Back in September of 2018, one of our American correspondents alerted us to this mailing from Danny O’Donnell, the Assembly Member from New York State’s 69th Assembly District:
Announcing an Exploratory Committee for the Office of New York City Public Advocate
As you may know, our current New York City Public Advocate, Letitia James, has won the Democratic nomination for New York State Attorney General. I will be supporting her against her Republican opponent in the General Election in November, ensuring that this important office stays blue in New York State. I’m confident Tish will secure a victory, and will be starting her new role on January 1st, thereby vacating the office of Public Advocate.
I have been incredibly lucky to serve you in the New York State Assembly for nearly sixteen years. However, I have grown concerned by the increased use of unchecked executive power – from the White House, to Albany, to right here at home in New York City.
Each time I observe an over-reach by an executive, I’m struck by the need for someone who provides checks and balances, and the importance of a truly independent person filling that role. Such a position requires a leader who can do the job boldly and demand accountability. Furthermore, because of the importance of the Public Advocate as a check to the Mayor, I firmly believe that the office should not be viewed as a springboard to the Mayor’s mansion. Just as important, we must demand a Public Advocate who pledges to refuse money from corporations and real estate interests.
We deserve a Public Advocate who will keep our city on track and hold a magnifying glass to promises made by our Mayor. The city has set many fast-approaching goals that the Public Advocate will need to make sure we meet, and some that we have a moral imperative to meet early:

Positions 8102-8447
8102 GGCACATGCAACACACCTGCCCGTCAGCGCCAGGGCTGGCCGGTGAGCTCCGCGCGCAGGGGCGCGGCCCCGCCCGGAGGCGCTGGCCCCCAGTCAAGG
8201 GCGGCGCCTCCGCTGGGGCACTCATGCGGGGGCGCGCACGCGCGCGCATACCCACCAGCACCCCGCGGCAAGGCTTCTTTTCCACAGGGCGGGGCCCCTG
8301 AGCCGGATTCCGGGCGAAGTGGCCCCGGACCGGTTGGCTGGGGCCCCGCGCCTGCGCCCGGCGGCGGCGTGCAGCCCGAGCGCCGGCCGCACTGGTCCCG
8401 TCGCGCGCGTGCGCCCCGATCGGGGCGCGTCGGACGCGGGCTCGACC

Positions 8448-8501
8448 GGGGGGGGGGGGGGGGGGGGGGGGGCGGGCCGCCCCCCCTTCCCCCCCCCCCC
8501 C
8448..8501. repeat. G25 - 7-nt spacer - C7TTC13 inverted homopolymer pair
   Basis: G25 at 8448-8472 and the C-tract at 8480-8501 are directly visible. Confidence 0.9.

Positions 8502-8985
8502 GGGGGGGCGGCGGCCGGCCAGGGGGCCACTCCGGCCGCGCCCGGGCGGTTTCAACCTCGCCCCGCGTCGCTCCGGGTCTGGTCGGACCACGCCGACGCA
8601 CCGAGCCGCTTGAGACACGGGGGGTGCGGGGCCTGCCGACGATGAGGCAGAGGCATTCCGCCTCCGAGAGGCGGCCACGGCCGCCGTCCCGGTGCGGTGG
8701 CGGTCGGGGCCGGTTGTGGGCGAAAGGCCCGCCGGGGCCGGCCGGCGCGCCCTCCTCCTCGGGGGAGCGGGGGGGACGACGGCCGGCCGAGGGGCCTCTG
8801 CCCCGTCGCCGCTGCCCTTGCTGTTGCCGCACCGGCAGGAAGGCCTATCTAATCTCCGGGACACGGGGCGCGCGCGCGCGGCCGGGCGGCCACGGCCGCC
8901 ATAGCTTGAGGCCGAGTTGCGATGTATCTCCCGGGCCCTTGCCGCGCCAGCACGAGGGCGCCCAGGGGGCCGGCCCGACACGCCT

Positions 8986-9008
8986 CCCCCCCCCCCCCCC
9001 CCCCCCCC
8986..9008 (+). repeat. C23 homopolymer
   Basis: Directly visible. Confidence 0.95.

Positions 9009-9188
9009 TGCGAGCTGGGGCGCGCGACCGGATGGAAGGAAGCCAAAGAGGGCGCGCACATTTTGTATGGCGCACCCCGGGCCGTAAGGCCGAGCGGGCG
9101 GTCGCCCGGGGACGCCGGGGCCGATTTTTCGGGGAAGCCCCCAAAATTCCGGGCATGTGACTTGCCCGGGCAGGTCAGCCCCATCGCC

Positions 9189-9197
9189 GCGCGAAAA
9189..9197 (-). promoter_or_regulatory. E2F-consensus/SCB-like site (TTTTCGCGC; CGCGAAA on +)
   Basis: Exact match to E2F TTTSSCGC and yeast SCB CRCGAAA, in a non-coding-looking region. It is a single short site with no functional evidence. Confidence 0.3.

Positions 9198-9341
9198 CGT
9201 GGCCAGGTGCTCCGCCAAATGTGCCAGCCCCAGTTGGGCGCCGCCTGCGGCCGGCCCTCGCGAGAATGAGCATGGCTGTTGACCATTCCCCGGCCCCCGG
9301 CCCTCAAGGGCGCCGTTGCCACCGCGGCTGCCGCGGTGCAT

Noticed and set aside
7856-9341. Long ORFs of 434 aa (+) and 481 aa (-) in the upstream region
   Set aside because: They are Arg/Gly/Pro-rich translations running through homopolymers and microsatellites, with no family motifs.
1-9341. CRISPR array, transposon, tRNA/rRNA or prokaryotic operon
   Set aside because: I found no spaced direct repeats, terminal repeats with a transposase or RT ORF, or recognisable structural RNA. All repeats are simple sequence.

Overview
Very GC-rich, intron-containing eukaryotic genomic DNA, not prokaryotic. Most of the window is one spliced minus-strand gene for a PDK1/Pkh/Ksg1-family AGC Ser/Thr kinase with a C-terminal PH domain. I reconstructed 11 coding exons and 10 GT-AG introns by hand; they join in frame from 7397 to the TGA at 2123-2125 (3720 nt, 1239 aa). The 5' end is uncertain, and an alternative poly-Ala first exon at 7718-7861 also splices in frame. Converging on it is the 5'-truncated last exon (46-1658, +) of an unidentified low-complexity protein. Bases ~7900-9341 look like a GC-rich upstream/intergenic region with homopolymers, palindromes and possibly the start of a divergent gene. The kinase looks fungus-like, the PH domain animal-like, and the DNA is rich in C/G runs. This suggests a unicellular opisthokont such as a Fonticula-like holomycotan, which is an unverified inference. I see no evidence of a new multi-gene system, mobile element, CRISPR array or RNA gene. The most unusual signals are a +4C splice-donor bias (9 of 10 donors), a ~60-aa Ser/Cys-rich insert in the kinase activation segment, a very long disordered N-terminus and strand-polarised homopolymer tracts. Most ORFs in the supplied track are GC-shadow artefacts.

2020 Ending the AIDS epidemic
2027 Closing Rikers Island
2030 Eliminating all trash to landfills
2050 Eliminating 80% of NYC’s Greenhouse Gas Emissions
We also deserve a Public Advocate who will bring a bullhorn to the corruption and disorganization of NYCHA, who will call for increased police transparency, and who will demand fairer and more inclusive city contracts.
I’ve never been afraid to call out those in power for acting out of self-interest instead of for the public good, even when it meant that I was the lone voice in the room. I’ve been proud to advocate in Albany for all New Yorkers over the last 16 years, where with your support we passed Marriage Equality and the Dignity for All Students Act; we lowered the speed limit to 25 MPH; and took away all guns from those convicted of domestic violence.
I’m ready to continue fighting for you as NYC Public Advocate. However, I believe all votes must be earned, and I keep my constituents in mind with each decision I make. That’s why as I continue to discuss this possible next step with my husband, family, and friends, I’d love to hear from you as well. Click here to share your thoughts on what the office of Public Advocate means to you and what you hope this next iteration of the role includes, or if you’d like to get involved!
I look forward to earning your vote.
Very truly yours,
Our correspondent replied as follows:
Dear Mr. O’Donnell,
- In your announcement, you refer to “unchecked executive power . . . right here at home in New York City.” Could you name a couple examples?
- You say “ . . . even when it meant that I was the lone voice in the room.” Can you provide some examples?
- You say “We also deserve a Public Advocate who will bring a bullhorn to the corruption and disorganization of NYCHA . . .” Can you list the times you spoke on the record about the problems at NYCHA?
- Controller Scott Stringer has issued several blistering reports about NYCHA.
- As Public Advocate, what could you do that Scott has not already done?
- What did you do in Albany to prevent Governor Cuomo’s systematic starvation of NYCHA funding?
- If you think that the problems at NYCHA are not state problems, shouldn’t you be running for City Council or Congress?
I look forward to your reply.
Having received no reply, our correspondent again sent the questions to Mr. O’Donnell in January. Nary a peep was heard from O’Donnell.
The Public Advocate election was finally held yesterday. Preliminary returns show that Jumaane Williams won the 17-way race with about 33% of the vote and that O’Donnell came in a distant 6th with about 2.9%.